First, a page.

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Japan’s 2022 wage increases fall short of inflation

Japan’s 2022 wage increases fall short of inflation

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After adjusting for inflation, the real wages fell by 1.8%, the biggest drop in eight years.

Sustained high inflation has been eroding employees’ income, and Japan is a recent case.

According to data from the Ministry of Health, Labour and Welfare, Japan's inflation-adjusted real wages fell by 1.8% in the 2022 fiscal year that ended in March 2023, marking the biggest drop in eight years, i.e. since the 2014 fiscal year.

While nominal wages rose by 1.9%, the fastest pace in 31 years, Japan's real wages of employees in fact fell by 1.8% after adjusting for an inflation rate of 3.8% recorded over the same period.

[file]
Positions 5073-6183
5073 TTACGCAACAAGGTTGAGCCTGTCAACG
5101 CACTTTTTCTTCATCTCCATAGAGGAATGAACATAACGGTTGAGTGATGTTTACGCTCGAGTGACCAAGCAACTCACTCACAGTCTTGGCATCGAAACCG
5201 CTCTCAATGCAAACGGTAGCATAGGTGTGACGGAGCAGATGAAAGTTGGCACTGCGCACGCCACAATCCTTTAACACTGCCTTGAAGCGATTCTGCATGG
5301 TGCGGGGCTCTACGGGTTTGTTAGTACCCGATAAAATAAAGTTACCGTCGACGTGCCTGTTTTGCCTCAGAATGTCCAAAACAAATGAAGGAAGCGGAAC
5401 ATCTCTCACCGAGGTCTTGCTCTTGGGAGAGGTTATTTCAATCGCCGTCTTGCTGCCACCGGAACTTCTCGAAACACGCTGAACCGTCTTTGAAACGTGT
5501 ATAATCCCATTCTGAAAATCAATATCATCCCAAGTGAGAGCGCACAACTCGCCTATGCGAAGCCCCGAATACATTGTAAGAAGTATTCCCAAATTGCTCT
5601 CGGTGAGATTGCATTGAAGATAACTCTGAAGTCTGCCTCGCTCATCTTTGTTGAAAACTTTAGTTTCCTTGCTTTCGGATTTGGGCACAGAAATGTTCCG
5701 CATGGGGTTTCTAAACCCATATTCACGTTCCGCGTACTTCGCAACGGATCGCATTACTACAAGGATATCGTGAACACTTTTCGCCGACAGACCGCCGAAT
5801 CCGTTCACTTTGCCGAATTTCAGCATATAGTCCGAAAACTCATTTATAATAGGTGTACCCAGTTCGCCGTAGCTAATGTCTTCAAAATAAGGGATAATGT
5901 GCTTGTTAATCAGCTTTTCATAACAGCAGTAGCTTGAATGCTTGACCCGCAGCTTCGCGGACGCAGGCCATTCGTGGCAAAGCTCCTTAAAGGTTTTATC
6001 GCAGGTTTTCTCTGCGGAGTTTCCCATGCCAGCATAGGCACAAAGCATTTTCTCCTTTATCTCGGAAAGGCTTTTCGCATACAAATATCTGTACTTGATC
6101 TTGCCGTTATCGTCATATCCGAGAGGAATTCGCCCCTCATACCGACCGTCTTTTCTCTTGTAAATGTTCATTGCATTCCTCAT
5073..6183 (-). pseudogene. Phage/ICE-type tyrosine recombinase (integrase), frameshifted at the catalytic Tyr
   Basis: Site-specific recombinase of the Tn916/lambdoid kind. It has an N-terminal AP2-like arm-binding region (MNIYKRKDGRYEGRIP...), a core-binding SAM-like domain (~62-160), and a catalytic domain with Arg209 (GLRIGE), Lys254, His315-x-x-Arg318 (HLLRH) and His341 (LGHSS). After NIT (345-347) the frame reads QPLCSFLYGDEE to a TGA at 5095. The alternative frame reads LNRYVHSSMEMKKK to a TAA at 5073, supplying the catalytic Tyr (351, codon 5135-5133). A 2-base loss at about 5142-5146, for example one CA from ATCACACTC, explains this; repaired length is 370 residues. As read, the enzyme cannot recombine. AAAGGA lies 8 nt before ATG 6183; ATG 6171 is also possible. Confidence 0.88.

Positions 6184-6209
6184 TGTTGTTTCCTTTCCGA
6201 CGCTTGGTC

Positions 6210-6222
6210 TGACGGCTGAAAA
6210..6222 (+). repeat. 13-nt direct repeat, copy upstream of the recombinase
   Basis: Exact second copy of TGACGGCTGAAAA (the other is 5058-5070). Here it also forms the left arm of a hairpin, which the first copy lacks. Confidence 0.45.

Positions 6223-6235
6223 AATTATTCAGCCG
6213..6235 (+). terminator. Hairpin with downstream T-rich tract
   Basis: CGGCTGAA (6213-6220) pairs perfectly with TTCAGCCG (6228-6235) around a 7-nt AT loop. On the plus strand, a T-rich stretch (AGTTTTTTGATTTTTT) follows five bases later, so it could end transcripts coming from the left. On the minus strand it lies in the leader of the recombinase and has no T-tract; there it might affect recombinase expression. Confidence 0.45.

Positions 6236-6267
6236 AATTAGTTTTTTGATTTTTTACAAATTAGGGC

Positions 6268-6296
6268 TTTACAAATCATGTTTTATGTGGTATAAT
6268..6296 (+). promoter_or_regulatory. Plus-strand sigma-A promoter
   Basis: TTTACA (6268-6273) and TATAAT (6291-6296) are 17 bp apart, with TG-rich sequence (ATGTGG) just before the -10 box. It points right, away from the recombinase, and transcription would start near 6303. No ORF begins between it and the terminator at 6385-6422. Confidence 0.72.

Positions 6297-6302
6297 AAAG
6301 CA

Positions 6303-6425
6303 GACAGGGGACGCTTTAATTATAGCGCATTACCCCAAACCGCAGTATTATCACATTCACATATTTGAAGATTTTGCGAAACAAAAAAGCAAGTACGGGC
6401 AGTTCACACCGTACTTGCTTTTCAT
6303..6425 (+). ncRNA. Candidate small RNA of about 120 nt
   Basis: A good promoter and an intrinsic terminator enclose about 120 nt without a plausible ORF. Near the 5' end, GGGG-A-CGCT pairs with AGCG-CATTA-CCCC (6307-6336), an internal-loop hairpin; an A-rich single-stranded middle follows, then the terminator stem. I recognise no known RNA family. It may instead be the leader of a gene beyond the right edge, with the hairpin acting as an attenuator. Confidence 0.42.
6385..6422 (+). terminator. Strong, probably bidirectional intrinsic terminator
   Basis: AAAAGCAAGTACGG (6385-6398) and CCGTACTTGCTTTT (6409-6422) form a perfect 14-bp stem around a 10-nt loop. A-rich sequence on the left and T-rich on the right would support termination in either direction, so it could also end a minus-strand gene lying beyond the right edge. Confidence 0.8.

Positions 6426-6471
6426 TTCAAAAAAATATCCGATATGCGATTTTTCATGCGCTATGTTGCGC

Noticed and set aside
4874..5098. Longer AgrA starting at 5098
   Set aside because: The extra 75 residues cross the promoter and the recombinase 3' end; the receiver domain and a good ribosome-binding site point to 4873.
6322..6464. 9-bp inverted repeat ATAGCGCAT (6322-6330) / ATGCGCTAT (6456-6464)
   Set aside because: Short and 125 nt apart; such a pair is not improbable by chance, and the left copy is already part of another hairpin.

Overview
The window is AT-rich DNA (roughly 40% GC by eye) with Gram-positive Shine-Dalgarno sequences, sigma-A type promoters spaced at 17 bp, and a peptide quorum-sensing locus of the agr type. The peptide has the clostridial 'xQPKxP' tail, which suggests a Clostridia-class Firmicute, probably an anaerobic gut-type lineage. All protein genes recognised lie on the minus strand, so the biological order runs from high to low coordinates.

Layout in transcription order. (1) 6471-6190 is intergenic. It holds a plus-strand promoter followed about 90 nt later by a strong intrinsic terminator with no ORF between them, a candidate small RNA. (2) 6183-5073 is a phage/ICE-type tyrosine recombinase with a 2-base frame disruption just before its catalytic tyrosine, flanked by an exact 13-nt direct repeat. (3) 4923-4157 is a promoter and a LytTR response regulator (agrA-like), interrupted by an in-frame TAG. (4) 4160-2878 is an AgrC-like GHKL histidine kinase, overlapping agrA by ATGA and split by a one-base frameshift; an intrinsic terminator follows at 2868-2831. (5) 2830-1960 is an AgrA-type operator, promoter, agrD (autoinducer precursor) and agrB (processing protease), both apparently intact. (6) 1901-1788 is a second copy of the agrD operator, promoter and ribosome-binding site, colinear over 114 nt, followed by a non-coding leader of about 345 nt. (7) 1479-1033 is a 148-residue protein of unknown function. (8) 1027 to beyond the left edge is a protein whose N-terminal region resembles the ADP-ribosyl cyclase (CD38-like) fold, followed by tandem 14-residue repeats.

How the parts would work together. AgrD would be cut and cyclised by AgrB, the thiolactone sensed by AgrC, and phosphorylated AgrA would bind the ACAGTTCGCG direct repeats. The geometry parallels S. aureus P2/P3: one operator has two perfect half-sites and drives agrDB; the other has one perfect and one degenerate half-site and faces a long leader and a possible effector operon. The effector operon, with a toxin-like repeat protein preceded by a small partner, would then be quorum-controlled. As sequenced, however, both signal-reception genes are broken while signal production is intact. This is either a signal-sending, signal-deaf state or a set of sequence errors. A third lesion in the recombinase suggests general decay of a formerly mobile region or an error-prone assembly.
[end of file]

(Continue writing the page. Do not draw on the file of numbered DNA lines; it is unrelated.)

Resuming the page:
To address the rising cost of living and to retain talent, major companies in Japan have agreed to raise wages by nearly 4% this year, the fastest in three decades, as reported by Nikkei Asia.

Meanwhile, citing a Finance Ministry survey by The Japan Times, 62.1% of companies in Japan have raised or plan to raise base pay in the 2023 fiscal year, with over one-third (37.3%) increasing it by 3% or more. The majority of businesses seek “to enhance the motivation of the employees, improve their labour conditions, and prevent them from leaving jobs" (80.4%), as well as “to respond to rises in commodity prices" (64%).


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